He co-wrote one song with Gary Burr and Doug Johnson, ‘I Sing For Joy’, a touching tribute to Joy, his wife of almost 40 years. A very pretty melody and tasteful string arrangement provide the right setting for the autobiographical lyrics and sincere vocals. The song provides the album title.

On a similar theme, Johnson’s song ‘Her Perfect Memory’ is a sweet and lightly amusing tribute to a wife of many years:

I remember how we struggled
When we first started out
She recalls we had it all
Not what we did without
I think back on those hard times
She remembers only love
Who am I to say that’s not
Exactly how it was?

That’s how she remembers it
She was the lucky one
Just take a look at both of us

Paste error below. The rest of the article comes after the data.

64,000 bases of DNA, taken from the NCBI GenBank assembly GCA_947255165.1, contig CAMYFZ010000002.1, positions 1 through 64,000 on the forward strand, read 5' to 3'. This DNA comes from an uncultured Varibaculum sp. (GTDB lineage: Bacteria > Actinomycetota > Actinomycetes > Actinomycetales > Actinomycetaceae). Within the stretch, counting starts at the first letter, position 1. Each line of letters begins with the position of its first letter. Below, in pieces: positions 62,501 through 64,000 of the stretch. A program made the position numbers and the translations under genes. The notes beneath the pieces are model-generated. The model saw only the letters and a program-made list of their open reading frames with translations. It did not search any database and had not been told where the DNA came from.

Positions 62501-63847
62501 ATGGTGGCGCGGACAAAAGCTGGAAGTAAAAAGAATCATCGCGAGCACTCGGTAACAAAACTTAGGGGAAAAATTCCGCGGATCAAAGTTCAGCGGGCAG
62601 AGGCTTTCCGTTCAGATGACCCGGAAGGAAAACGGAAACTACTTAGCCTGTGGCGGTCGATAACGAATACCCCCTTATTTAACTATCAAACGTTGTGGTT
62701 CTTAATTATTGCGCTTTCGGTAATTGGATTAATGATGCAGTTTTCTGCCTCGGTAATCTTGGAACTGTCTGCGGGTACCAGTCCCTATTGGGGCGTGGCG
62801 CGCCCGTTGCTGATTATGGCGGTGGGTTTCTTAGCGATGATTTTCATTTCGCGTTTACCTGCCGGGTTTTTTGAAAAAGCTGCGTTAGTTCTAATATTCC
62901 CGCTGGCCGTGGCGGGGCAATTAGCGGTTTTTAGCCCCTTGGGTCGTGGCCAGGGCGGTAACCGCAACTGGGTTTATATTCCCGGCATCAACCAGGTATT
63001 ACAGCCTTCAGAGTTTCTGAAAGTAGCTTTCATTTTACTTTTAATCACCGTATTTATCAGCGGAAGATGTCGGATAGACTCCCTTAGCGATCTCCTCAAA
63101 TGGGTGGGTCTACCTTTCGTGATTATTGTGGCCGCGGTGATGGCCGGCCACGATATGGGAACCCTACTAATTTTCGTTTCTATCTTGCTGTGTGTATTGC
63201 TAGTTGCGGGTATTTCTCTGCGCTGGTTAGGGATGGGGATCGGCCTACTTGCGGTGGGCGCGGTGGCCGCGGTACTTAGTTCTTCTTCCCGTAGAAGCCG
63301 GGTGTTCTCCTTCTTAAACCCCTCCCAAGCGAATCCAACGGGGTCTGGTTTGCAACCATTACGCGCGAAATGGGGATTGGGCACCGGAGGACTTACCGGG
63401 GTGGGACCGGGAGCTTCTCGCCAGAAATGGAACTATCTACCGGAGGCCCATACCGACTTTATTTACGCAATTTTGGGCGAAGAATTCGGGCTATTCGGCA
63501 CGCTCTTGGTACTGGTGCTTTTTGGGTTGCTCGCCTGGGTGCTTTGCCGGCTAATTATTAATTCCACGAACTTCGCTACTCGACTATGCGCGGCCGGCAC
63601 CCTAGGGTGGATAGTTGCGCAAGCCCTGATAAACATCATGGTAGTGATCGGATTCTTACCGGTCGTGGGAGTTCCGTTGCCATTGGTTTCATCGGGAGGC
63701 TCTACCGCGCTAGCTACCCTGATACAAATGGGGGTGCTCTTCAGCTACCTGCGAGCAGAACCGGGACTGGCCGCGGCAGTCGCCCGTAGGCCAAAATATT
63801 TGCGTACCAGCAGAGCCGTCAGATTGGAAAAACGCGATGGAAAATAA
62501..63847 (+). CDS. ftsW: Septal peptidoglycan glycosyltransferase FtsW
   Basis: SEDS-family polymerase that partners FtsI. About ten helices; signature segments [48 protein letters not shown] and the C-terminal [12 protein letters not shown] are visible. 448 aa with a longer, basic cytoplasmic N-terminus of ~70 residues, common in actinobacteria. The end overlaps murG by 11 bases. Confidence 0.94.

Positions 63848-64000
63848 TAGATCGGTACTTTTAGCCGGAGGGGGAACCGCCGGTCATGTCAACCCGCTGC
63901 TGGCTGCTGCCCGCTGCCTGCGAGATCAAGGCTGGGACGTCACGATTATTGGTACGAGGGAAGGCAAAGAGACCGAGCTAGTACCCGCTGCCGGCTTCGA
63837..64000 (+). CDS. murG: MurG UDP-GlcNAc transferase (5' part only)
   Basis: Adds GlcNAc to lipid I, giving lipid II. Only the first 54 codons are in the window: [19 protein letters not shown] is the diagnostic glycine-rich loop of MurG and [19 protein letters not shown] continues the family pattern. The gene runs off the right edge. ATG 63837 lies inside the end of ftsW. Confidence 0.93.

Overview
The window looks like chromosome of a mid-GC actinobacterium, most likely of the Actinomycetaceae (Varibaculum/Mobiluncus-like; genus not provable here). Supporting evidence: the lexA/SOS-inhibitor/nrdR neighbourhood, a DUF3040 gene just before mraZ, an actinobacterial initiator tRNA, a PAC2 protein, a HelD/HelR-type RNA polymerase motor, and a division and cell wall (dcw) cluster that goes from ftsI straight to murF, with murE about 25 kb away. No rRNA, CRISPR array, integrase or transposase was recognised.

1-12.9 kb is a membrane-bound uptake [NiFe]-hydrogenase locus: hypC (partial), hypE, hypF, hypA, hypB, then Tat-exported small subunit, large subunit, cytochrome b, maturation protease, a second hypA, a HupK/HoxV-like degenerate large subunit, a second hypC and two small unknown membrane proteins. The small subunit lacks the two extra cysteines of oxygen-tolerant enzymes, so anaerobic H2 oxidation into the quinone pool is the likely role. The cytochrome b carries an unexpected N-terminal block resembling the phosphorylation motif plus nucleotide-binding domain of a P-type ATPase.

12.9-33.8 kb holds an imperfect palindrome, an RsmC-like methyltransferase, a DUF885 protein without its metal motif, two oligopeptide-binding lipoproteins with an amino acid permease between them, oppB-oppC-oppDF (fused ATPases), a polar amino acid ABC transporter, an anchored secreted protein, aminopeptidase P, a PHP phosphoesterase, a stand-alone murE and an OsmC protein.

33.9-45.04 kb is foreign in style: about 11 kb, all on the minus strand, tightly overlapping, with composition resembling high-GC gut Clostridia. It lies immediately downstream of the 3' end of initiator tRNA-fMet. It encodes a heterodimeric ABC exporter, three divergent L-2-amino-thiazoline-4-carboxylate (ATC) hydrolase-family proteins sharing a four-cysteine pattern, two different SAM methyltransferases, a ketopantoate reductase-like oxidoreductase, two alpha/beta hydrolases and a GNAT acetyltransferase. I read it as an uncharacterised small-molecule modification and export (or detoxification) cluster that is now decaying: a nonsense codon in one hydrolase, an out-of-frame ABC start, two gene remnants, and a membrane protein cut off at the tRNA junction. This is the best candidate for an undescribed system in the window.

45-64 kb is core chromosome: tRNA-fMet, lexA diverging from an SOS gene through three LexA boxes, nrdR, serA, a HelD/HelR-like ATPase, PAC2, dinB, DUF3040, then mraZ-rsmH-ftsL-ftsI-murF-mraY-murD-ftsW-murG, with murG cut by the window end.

And you tell me who won
If she thinks I hung the stars
If that’s what she believes
Then who am I to tamper with
Her perfect memory….

If I made all her dreams come true
As far as she can see
Who am I to tamper with
Her perfect memory?

He also wrote ‘Ride On’, an interesting song about childhood innocence challenged by parental failures:

Some people just lose control,
Some people hit overload
Some people act like some people
They never thought they’d be
So why can’t we all see
The only antidote
The only way to cope
The only true hope is love

Gary Burr and Don Schlitz wrote ‘From Now On’, a thoughtful ballad about baggage and finding love late in life. ‘Take It Easy On Yourself’, written by Bill La Bounty and Steve O’Brien, is my favorite track. A laid back tune combining a love song with advice about not making life too stressful, with a soothing melody and tasteful strings, it is rather lovely.

A cover of Scottish folk-pop-rock duo Gallagher & Lyle’s ‘Elise Elise’ Is okay in its way but not really classic Don Williams. Kevin Welch’s ‘Something ‘Bout You’ is more successful, catchy and charming.